The Centers for Disease Control and Prevention acting director continued to call for vigilance last week as health officials closely monitored the global flu outbreak.
Still monitoring swine flu situation
Outbreak still spreading, continued tracking needed, CDC acting head says
Richard Besser began the week with encouraging news that initial laboratory results have found the 2009 H1N1 influenza A virus, or swine flu, has not mutated much and lacks factors linked to more severe disease in prior pandemics. At a news conference, he noted the virus appears to be no more severe than seasonal flu. The CDC also said midweek that it no longer recommended schools or childcare facilities close in communities with confirmed cases of the swine flu. The agencys revised guidelines call for those with symptoms to stay home while they are sick and recovering.
But Besser, who continues to serve in an interim capacity at the CDC (May 4, p. 7), also repeatedly stressed the need for efforts to monitor the virus and check its spread, even as he acknowledged the outbreak had not shown signs of slowing.
From the beginning, Ive been trying to stress that this is a marathon and not a sprint, Besser said. We expect this to continue to progress. We expect it to progress around the world. We expect additional countries to be affected. Its very important that we continue to pay attention and study this and learn from this and provide the best guidance we can based on the available science at that time.
The virus, first confirmed in the U.S. in a 10-year-old California boy in mid-April, contains genes from swine, bird and human influenza and as of May 8 has spread across 43 states and 25 countries, the CDC and World Health Organization figures show.
In the U.S., the number of confirmed cases as of May 8 rose to 1,639 with another 850 probable cases. Health officials announced last week that a woman in Texas was the second person to die from the virus in the U.S. The first reported U.S. death was a 23-month old child from Mexico who died in Texas. Globally, the count had climbed to 2,500 confirmed cases as of May 8.
In Mexico, where schools and businesses closed by the outbreak began to reopen last week, the number of confirmed cases rose to 1,123, including 42 deaths.
Besser said that more confirmed cases are expected as the virus moves through communities. As we look at the data so far, were not seeing any sign of this petering out, he told reporters on May 7. And we would not expect that we would at this point. We are still in the upswing of what we call the epidemic curve.
The WHO pandemic alert level, which was raised to five in late April, may again climb should global health officials find sustained transmission in regions where such activity was not previously reported, Besser said. Confirmed cases will also climb as laboratories work though a testing backlog, he said.
Health officials have launched several studies of the virus, Besser said, including the evaluation of a rapid diagnostic test and how it spreads through households and healthcare settings. Meanwhile, the agency has taken steps to prepare for production of a vaccine should health officials decide to do so, he said.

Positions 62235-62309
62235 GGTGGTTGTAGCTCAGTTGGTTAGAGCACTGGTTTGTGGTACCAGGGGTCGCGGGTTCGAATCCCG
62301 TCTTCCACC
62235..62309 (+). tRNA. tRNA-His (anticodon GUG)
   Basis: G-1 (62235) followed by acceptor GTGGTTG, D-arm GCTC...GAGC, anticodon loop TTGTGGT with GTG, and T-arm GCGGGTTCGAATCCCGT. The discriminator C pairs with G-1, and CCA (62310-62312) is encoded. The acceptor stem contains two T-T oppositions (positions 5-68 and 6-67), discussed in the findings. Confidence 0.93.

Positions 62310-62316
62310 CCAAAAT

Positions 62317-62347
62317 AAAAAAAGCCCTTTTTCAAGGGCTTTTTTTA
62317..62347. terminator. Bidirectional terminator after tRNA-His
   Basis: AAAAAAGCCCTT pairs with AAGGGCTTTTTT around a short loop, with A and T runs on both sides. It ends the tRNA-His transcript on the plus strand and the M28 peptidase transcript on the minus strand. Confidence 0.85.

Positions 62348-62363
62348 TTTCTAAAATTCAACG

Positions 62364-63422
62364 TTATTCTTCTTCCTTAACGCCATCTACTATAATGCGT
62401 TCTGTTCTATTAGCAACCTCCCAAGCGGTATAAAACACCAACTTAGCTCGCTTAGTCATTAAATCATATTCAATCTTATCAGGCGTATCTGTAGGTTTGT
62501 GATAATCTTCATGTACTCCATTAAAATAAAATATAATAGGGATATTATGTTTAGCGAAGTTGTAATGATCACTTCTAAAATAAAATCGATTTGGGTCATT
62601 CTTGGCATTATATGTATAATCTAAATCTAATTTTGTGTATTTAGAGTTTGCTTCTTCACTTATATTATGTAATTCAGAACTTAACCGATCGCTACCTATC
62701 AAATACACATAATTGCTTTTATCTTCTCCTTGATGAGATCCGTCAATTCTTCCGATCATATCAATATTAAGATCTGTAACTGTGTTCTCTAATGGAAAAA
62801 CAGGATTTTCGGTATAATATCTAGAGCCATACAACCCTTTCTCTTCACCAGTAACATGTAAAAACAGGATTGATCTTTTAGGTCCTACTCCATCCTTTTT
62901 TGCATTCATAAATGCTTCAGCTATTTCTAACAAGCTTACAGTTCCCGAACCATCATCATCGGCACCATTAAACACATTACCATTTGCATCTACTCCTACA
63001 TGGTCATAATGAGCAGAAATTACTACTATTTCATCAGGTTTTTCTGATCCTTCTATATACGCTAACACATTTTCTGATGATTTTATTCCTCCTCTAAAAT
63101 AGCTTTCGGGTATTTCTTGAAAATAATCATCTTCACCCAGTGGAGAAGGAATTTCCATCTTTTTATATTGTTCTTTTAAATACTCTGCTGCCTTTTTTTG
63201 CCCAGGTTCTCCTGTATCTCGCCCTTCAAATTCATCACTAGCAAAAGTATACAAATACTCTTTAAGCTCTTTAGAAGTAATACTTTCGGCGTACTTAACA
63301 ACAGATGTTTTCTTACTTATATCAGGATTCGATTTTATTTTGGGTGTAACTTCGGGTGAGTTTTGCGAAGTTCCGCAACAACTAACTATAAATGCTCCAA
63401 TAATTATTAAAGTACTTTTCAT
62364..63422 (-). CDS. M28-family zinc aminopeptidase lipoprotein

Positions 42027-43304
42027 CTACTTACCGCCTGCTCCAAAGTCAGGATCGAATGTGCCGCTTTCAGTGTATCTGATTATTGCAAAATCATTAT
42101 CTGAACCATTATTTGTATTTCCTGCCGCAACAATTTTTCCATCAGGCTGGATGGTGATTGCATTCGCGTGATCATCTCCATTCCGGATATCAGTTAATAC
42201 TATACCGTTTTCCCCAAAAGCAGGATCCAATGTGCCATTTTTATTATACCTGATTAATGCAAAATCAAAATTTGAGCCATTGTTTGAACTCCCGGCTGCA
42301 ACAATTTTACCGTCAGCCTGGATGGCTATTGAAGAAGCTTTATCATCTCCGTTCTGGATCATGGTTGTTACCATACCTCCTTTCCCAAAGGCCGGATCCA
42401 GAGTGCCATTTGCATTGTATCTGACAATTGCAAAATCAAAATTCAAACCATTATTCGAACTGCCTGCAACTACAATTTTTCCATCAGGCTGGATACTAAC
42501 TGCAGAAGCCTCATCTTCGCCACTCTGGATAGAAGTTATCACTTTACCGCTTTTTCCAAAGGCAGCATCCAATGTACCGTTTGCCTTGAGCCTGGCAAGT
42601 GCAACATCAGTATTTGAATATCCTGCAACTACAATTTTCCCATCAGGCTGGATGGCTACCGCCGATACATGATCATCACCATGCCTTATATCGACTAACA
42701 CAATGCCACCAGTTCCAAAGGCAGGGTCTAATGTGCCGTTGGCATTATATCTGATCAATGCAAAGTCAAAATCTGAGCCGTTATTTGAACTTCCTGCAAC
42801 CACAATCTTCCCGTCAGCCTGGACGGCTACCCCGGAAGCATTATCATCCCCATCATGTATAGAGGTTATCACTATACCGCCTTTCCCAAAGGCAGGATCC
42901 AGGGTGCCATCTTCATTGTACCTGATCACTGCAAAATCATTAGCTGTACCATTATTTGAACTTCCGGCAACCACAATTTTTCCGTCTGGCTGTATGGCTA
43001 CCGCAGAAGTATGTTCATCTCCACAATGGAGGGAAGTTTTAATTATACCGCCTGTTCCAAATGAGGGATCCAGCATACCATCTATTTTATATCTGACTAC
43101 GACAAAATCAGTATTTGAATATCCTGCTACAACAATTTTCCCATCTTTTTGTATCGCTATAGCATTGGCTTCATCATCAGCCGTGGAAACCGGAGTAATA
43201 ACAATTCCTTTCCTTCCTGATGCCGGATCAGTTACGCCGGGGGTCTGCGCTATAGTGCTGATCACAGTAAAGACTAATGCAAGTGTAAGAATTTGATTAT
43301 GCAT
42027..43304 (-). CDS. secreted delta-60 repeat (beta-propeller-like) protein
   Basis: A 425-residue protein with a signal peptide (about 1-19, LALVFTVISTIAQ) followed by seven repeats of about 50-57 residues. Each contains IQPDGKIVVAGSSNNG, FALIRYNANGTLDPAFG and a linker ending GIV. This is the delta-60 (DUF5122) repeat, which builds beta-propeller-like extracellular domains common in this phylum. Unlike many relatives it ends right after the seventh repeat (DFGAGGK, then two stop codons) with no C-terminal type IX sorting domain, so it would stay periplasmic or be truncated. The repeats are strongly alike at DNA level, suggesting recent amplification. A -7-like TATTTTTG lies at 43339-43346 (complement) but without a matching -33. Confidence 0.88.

Also last week, the Food and Drug Administration approved a new manufacturing plant for flu virus vaccines owned and operated by Sanofi Pasteur. The plant in Switfwater, Pa., will produce the existing flu vaccine Fluzone but could also be used to manufacture vaccine for the swine flu. Sanofi is approved to produce flu vaccines for the national stockpile. In response to the outbreak, the CDC moved to distribute to states one-fourth of the nations anti-viral stockpile.
Besser said global surveillance of the virus will continue as the Southern Hemisphere enters its flu season. Officials will be watching to see how well the swine flu competes with other flu strains and whether it mutates dangerously, gains factors associated with more severe disease, or grows less susceptible to treatment.
Newly appointed HHS Secretary Kathleen Sebelius, who toured the CDC and met with its staff last week, also stressed the need to aggressively study and better understand the virus. We dont know what will happen over the course of the summer, and we certainly dont know what will happen when we get back into flu season, she said. The U.S. flu season typically lasts between October and May. This is May. Flu season is later this fall.
In New Yorkone of the states with the largest numbers of confirmed casespublic health officials are weighing options to continue flu surveillance that is typically shut down during summer months, said Guthrie Birkhead, the New York State Health Departments deputy commissioner for the office of public health. Among the options: monitoring emergency room patients with respiratory illness; testing for the virus among severely ill hospitalized patients with flulike symptoms and no other explanation for their illness; tracking Medicaid anti-viral flu prescriptions; and asking doctors to send to state laboratories samples from patients with flulike illness. Theres a lot of work to do to prepare, Birkhead said.
Perry Smith, director of the New York State Department of Health Epidemiology Divison, said the state will remain on high alert even if the virus does not appear to mutate dangerously during the Southern Hemispheres upcoming flu season. Flu viruses are totally unpredictable, he said. New York State Health Commissioner Richard Daines said that the state will also move to bolster next flu seasons immunization campaign.
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